The people at any salvage yard can tell you that. They will look it up in the "Hollander" Guide. Those are huge and very expensive books that list every part for every car and truck model and year, with a code number. You look that code number up in the back of the book and it will list every application that used that part.
In this case there may be some stipulations. A specific set of brackets might be needed, or there could be different gear ratios, depending on the weight of the trucks or whether they had a trailer towing package that was factory-installed. This method works best to provide a list of vehicles you can look for in the yards.
If you already have a donor truck in mind, you can look up the part numbers for your old transmission and the one you have access to, on an auto parts store's web site. The problem here is if the numbers are different, you don't know why. One could simply have a mounting hole for something that isn't used or needed on your truck, but that is enough to warrant a different part number. Even if the numbers are the same, you might be expected to install or perform modifications as needed to make it work in your truck.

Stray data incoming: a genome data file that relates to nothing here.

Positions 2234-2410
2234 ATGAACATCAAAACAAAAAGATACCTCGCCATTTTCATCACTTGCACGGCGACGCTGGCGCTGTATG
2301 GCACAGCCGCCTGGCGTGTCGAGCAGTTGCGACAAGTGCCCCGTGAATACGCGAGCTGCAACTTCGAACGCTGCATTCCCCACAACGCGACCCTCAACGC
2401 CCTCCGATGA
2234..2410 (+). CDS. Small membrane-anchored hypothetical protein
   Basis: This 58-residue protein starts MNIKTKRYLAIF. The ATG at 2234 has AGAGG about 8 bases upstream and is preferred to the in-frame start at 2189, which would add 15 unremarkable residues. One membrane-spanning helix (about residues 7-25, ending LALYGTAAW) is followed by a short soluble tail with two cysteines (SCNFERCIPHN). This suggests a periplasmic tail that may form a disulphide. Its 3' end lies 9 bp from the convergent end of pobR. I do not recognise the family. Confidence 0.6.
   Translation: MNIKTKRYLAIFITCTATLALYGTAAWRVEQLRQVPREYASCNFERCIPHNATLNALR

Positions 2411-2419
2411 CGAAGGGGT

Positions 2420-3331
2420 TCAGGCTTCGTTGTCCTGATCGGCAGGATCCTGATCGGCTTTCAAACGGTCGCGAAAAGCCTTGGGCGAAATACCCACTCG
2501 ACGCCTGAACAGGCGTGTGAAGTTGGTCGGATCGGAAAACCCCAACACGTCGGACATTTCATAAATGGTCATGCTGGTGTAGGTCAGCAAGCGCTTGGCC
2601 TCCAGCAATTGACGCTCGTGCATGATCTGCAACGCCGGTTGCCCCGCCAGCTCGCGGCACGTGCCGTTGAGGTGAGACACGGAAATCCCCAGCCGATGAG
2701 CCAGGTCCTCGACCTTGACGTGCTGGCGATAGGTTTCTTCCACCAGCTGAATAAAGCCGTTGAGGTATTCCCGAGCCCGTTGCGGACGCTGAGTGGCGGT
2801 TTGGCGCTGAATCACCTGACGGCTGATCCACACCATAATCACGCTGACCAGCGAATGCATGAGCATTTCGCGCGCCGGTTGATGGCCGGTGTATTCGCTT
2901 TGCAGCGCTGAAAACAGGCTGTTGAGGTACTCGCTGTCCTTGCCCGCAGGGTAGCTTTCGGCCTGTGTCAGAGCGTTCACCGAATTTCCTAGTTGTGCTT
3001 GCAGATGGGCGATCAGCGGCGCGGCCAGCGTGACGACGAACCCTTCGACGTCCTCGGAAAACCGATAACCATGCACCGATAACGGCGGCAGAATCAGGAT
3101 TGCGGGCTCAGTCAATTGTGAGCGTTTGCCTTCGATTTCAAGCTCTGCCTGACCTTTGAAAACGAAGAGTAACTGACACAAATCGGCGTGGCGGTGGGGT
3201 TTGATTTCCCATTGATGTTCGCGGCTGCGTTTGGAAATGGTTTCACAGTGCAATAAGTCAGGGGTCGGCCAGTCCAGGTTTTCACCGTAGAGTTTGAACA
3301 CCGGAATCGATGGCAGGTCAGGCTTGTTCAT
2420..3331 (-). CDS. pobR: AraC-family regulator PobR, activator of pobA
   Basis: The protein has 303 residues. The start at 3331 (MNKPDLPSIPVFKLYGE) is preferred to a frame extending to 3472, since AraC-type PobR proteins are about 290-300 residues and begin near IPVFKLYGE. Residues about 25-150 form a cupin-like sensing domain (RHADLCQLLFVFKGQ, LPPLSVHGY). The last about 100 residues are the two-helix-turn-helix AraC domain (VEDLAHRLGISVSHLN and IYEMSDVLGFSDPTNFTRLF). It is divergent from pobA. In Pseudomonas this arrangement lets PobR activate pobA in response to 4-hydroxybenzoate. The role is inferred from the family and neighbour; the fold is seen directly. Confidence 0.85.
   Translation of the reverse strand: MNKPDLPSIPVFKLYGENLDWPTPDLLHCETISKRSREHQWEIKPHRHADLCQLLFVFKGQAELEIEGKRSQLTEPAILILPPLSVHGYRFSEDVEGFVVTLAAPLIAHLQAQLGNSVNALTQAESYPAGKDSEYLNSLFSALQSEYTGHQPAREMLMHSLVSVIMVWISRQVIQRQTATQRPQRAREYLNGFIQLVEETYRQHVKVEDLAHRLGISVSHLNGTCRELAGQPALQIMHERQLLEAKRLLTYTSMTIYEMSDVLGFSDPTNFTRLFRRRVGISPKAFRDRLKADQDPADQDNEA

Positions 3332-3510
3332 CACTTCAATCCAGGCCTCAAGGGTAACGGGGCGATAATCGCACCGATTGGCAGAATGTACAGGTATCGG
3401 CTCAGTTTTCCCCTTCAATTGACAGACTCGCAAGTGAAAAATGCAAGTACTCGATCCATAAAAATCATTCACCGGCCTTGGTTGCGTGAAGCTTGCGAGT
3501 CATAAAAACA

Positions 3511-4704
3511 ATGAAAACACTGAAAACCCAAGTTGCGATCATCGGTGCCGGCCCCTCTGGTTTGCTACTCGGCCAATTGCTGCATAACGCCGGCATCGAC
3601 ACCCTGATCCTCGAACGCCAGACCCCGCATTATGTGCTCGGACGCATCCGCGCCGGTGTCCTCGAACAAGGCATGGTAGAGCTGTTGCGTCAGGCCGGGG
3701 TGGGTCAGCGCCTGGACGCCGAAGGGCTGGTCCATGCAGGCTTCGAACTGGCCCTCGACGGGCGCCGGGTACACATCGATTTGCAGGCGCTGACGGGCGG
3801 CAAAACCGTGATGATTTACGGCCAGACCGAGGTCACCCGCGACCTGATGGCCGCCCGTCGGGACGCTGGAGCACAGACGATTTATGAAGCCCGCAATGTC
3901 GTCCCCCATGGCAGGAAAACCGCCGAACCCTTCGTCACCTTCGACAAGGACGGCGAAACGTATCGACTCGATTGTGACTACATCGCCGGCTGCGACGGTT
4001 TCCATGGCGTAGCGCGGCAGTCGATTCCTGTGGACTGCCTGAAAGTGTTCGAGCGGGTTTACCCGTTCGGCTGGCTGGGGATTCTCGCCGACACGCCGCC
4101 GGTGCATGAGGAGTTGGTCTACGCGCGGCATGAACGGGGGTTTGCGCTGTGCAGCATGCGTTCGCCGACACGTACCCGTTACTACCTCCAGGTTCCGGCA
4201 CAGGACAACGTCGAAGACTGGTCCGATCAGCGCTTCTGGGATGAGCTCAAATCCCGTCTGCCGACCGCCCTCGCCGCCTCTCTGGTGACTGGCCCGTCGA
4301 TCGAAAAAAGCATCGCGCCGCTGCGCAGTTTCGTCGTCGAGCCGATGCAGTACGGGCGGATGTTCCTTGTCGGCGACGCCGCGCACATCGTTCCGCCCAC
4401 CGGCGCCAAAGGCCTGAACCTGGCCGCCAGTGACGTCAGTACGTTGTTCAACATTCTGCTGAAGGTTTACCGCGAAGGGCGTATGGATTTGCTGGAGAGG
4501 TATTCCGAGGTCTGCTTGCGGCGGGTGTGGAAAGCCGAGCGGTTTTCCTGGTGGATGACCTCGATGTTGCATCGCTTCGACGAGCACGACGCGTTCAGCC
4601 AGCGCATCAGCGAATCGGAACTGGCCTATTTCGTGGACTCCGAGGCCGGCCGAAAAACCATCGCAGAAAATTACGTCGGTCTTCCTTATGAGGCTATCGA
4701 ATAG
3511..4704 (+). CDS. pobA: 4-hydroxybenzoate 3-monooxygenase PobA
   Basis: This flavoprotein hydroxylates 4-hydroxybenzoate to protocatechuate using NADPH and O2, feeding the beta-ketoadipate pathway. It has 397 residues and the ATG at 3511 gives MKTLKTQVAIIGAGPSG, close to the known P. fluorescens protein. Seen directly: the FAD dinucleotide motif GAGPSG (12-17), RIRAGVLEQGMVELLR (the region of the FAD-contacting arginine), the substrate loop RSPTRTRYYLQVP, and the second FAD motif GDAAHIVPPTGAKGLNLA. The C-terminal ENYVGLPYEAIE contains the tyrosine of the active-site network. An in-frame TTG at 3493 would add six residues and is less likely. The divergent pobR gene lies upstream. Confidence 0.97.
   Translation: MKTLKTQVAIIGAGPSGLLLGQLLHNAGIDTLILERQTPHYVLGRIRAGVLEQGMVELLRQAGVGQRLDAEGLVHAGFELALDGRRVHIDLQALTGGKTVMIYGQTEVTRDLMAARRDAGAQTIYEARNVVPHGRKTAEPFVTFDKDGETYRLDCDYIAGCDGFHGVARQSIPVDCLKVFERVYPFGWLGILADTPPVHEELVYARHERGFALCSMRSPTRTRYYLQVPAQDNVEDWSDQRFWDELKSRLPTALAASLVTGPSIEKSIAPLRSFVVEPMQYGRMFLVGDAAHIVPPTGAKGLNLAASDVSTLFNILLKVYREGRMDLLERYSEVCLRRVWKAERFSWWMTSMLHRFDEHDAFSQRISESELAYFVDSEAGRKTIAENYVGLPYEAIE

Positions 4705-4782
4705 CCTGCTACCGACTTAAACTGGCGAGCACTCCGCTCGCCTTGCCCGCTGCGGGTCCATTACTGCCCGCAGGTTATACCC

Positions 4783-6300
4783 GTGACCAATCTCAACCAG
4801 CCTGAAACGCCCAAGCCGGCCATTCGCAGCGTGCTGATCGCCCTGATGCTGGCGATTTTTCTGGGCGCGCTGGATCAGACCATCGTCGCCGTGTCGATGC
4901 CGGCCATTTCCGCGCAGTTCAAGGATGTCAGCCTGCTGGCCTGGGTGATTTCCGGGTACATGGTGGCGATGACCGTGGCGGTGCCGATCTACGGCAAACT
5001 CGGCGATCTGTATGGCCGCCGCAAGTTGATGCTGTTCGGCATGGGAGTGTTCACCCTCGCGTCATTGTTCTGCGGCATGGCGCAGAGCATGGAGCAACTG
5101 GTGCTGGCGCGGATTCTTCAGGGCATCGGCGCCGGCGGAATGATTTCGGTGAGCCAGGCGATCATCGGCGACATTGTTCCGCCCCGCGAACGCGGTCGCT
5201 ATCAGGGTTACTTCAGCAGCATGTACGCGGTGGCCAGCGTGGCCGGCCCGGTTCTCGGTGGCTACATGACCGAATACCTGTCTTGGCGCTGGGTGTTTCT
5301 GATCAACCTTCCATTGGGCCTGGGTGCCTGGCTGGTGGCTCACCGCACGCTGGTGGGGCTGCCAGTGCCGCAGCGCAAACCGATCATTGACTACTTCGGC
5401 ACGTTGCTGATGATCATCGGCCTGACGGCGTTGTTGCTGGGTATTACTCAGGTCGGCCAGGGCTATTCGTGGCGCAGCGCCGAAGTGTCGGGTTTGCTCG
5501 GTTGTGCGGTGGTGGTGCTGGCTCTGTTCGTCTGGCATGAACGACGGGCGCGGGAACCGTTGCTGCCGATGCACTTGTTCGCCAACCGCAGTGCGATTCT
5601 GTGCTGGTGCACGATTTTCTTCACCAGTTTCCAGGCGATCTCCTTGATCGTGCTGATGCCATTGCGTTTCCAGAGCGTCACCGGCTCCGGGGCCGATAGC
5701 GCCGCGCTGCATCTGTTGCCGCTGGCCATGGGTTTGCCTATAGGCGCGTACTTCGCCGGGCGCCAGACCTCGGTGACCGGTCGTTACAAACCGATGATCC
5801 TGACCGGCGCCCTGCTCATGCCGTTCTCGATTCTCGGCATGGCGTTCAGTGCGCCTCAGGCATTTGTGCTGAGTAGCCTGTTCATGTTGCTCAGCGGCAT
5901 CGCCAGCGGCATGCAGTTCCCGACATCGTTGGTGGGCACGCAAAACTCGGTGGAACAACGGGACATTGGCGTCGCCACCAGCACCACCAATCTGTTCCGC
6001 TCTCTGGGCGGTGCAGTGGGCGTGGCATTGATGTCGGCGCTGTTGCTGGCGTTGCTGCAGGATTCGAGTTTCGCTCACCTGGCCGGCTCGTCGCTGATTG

Be aware you can even run into problems if you find a replacement from the same year and model. Ford is famous for making numerous mid-model-year changes. When you visit the dealer's parts department, they will often ask for the vehicle's date of production, or the vehicle ID number. Both of those can be found on the sticker on the back of the driver's door opening.